Dr. Butler's Message to his Readers


Dr. Butler's Message to his Readers

54Dr. Ibe, the first president of ILC-Japan and Dr. ButlerWhat he did192719341953195519631968196919701975197619781979198219831984198519871988198919901991199219931994199519961997199820022003200420052007200820092010

oetcmDr. Butlers Messages to his ReadersDr. Masako OsakoExecutive Director of ILC Global Alliance SecretariatmnIn 1975, Dr. Robert N Butler published WhySurvive? Being Old in America which won him aPulitzer Prize and changed the attitude towardand public policy for old age in America. Then, in2008, at the age of 81 and only two years beforehis death, he published his seminal book titledThe Longevity Revolution, after more than threedecades of active involvement in the field of agingas a physician, scholar, government official, andeducator. By reviewing these two books, I hope toidentify Dr. Butlers message to the public.From 1978 until very recently, Dr. Butler wasa frequent visitor to Japan where he enjoyed thefriendship of many Japanese in academia,industry, and government, particularly, theMinistry of Health, Labor and Welfare. The lastsection of this essay is devoted to trying to identifywhat Dr. Butler wanted to communicate to theJapanese.Dr. Butler s Message in Why Survive?Why Survive? begins with a personalrecollection. Dr. Butlers parents divorced beforehis first birthday. He went to live with hismaternal grandparents on a chicken farm in NewJersey. Living with them during the Depression,he learned about the challenges faced by as well asthe strength and endurance of the elderly.With this as personal background, Dr. Butlertells us in Why Survive? that old age in America isoften a tragedy.Few of us like to consider it (old age) because itreminds us of our own mortality. It demands ourenergy and resources, it frightens us with illnessand deformity, it is an affront to a culture with apassion for youth and productive capacity. (p. xi)Dr. Butler advocated drastic changes in theattitude toward old age as well as policies forhealthcare, pension and housing. Over thefollowing decades, Dr. Butler challenged lawmakers, scientists and medical students toconsider how to create a society in whichAmericans could grow old gracefully. As a result ithas become a common perception in America thataging should be considered a positive.He was aware of the enormous challenges tobe faced but remained optimistic. Reflecting onthe strengths of his own grandparents, hisultimate message was that old age does not needto be a tragedy: We can create a society in whichAmericans grow old gracefully. These messagesare convincing, especially when they are told withhis resourceful grandparents as a backdrop.Dr. Butler s Message in The LongevityRevolutionIn The Longevity Revolution, Dr. Butlercontinues his argument initiated in Why Survive?The central purpose of his 2008 book is todescribe the origins, challenges, and adjustmentsto advanced longevity and the aging ofpopulations and to question contemporaryassumptions about later life.Dr. Butlers basic stance that aging should beconsidered a positive experience and that there ismuch need for change in the policies addressingolder persons did not changed over these years.However, he expanded his argument in two areas.One, he advances the concept of responsibleaging. In contrast to his previous emphasis onexpanding the rights of older persons, Dr Butlersays,I wrote this book for the thoughtful public. Because I believe in the activism of an enlightenedcitizenry, the general thrust of this book is towardan agenda for action and the presentation of abody of knowledge to support it. On a personal level, he writes: If we trulyenjoy long life, we must have good health thatnaturally supports independence and vitality and,by extension, facilitates the contributions thatolder persons make to society. This requires morethan good genes, money, and fine medical care. Itrequires that individuals take responsibility? fortheir own well-being. (p. 191-192) He encouragedexercise, abstinence from tobacco, and healthynutrition.Another new message of Butlers 2008 book isa grave concern, Could we lose the longevityrevolution? He recognizes various threats tolongevity such as environmental destruction,diseases (e.g. AIDS, pandemic flu), nuclear weapons, andour own life style. (p.373) He elaborates hisconcern: The effects of the scientific-industrialrevolution threatened the Longevity Revolution ithelped create. They include industrial pollution56 57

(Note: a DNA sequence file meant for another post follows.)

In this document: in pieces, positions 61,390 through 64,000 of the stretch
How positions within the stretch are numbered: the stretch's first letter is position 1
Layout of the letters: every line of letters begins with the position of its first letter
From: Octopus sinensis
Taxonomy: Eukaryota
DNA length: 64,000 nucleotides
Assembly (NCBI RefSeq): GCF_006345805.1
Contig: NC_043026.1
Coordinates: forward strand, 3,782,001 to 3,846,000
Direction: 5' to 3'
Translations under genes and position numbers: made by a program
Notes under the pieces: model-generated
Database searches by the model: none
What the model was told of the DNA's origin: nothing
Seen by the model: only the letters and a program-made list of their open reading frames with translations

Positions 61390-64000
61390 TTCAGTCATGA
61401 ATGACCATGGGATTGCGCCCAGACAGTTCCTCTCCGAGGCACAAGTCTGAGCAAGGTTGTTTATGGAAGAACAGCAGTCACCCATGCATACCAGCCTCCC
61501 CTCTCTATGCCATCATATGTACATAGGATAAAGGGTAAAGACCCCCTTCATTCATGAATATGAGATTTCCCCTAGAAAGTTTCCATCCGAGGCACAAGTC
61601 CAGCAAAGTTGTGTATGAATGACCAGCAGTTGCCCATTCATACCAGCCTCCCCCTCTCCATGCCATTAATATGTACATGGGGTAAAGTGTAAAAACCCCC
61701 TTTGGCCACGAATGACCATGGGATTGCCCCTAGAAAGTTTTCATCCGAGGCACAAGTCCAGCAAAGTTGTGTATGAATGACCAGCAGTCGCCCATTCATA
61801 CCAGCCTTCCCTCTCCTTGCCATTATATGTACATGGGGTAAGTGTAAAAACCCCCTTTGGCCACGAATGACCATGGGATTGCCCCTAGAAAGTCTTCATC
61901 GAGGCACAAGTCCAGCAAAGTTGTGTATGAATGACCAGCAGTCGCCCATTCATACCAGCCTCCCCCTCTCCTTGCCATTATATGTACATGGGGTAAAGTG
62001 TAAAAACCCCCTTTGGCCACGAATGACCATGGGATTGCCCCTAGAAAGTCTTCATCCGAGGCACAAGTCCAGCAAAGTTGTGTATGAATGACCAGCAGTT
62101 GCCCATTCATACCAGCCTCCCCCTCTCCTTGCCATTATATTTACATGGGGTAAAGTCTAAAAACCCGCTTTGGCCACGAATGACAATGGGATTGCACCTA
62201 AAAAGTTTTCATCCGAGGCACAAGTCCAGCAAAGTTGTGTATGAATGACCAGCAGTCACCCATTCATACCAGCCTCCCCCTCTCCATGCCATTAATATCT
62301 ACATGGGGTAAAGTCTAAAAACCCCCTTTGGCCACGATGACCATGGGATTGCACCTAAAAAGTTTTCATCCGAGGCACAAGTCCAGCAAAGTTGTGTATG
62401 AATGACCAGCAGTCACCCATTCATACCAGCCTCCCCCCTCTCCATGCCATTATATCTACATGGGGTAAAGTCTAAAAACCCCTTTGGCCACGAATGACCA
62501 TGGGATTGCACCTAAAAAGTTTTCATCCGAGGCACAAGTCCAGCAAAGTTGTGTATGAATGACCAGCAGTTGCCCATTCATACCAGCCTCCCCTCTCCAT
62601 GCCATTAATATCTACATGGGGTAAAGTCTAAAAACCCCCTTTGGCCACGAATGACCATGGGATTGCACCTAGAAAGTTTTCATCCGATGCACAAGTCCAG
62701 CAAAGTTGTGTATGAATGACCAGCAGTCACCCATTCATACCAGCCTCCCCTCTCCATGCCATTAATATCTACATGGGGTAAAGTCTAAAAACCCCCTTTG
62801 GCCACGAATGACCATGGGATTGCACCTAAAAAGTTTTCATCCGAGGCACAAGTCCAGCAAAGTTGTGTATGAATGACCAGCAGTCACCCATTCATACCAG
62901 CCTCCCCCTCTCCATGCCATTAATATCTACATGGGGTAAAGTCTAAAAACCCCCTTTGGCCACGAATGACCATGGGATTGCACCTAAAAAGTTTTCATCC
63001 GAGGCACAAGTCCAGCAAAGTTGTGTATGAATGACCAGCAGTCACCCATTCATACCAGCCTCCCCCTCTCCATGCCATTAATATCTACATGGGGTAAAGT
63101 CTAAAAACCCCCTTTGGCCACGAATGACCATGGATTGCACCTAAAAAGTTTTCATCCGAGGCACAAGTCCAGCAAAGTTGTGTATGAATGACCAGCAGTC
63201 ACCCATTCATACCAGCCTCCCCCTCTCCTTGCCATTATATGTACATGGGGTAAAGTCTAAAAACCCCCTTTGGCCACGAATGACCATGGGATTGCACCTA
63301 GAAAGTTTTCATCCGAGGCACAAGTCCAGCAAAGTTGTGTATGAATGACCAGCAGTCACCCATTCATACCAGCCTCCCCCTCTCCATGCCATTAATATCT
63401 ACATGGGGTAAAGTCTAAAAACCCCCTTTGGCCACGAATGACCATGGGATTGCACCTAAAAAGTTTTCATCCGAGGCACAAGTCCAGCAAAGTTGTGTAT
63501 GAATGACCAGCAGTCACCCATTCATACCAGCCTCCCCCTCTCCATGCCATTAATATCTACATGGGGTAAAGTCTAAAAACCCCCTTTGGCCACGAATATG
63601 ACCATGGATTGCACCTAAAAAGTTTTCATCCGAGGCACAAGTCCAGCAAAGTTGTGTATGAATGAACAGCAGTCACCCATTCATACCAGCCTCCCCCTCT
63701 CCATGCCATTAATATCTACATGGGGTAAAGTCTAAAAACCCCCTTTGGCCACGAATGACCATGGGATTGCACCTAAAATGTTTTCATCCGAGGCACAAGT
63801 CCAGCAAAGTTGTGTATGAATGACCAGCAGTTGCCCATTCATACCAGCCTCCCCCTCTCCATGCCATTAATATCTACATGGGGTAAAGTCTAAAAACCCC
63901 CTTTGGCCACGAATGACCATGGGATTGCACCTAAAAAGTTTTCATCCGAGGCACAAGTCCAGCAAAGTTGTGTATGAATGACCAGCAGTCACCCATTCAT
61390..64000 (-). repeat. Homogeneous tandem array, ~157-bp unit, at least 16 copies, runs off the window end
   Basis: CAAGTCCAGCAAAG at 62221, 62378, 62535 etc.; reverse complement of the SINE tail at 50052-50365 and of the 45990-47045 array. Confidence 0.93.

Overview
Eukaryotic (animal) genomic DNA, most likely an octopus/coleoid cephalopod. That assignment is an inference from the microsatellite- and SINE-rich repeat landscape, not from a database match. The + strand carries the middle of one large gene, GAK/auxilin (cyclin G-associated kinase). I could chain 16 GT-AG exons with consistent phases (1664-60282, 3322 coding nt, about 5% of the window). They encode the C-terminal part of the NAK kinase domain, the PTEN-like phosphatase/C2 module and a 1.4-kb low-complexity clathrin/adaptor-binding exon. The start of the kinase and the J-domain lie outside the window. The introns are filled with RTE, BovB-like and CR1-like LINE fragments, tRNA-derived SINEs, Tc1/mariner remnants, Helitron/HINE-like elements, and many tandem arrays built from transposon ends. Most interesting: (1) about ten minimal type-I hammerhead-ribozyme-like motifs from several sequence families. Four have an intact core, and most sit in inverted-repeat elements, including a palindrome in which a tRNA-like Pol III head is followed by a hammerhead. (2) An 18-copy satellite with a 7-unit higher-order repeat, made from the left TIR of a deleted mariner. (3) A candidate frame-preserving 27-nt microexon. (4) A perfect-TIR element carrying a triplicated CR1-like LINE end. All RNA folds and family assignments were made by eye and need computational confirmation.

and environmental spoilation by depletion of theozone layer and by the greenhouse effect thatcauses warming of the earth, as well as thedangers of nuclear, chemical, and biologicalwarfare and terrorism. (p.362)Dr. Butlers Message to the JapaneseDr. Butler was a frequent visitor to Japan.Beginning in 1978, he visited Japan nearly everyyear for conferences and interviews. What werehis views on aging in Japan?In 1990, Dr, Butler co-authored an articletitled Planning for Old Age: How Japan isLooking Ahead *1 in The Washington Post andwrote, commenting on the just announcedGolden Plan," Japan has been preoccupied by thechallenge of dealing with an aging work force andrising healthcare costs, compensating for itslimited resources. And he concluded, Bothnations have populations that are steadily aging.Japan is acting on the challenge with all deliberatespeed. The U.S. is not.In The Longevity Revolution, his references toJapan are only few, probably because the volumesprimary focus is aging in America. However, withrespect to Japans declining population, he has thefollowing comment: Those countries that worryabout declining population, such as Italy,Germany, and Japan should take heart that theirdwindling numbers may further enrich theirpeople, their culture, and quality of lifeZeropopulation growth would help balance populationsize with manmade and natural resources.Dr. Butler pointed out that most of the worlds governments have policies pointed toward thereduction or stabilization of their populations. (p.339)His understanding of population challengesfaced by Japan as well as his admiration for thelong-term vision of Japanese policy makerscontinued throughout his life. As late as in June2010, at the Boom Academy (a week long seminar on agingfor journalists held at ILC USA), Dr. Butler emphasized theimportance of long-range policy planning. Wavinga slim 140-page volume of Japan in the Year2000: Preparing Japan for an Age ofInternationalization, the Aging Society andMaturity published by the Japanese EconomicPlanning Agency in 1983, he commented, Asearly as in 1983, in planning for 2000 andbeyond, the Japanese government articulatedpopulation aging together withinternationalization and technological innovationas the core factors to be embraced in strategicplanning. This is a beautiful example of a longrangevision we should all aspire to.In a similar vein, in the Global Aging Reportpublished by ILC Global Alliance in 2009, heemphasized the Japanese governments stance onpublic policy on population aging : Up to now,no nation has fully embraced the challenges posedby population aging and advancing longevity withthe possible exception of Japan. (p. 12)In Dr. Butlers death, Japan lost an importantfriend who understood Japans challenges as wellas its potential.[*1] Planning for Old Age: HowJapan is Looking Ahead (withMasako M. Osako), TheWashington Post, June 5, 1990.58 59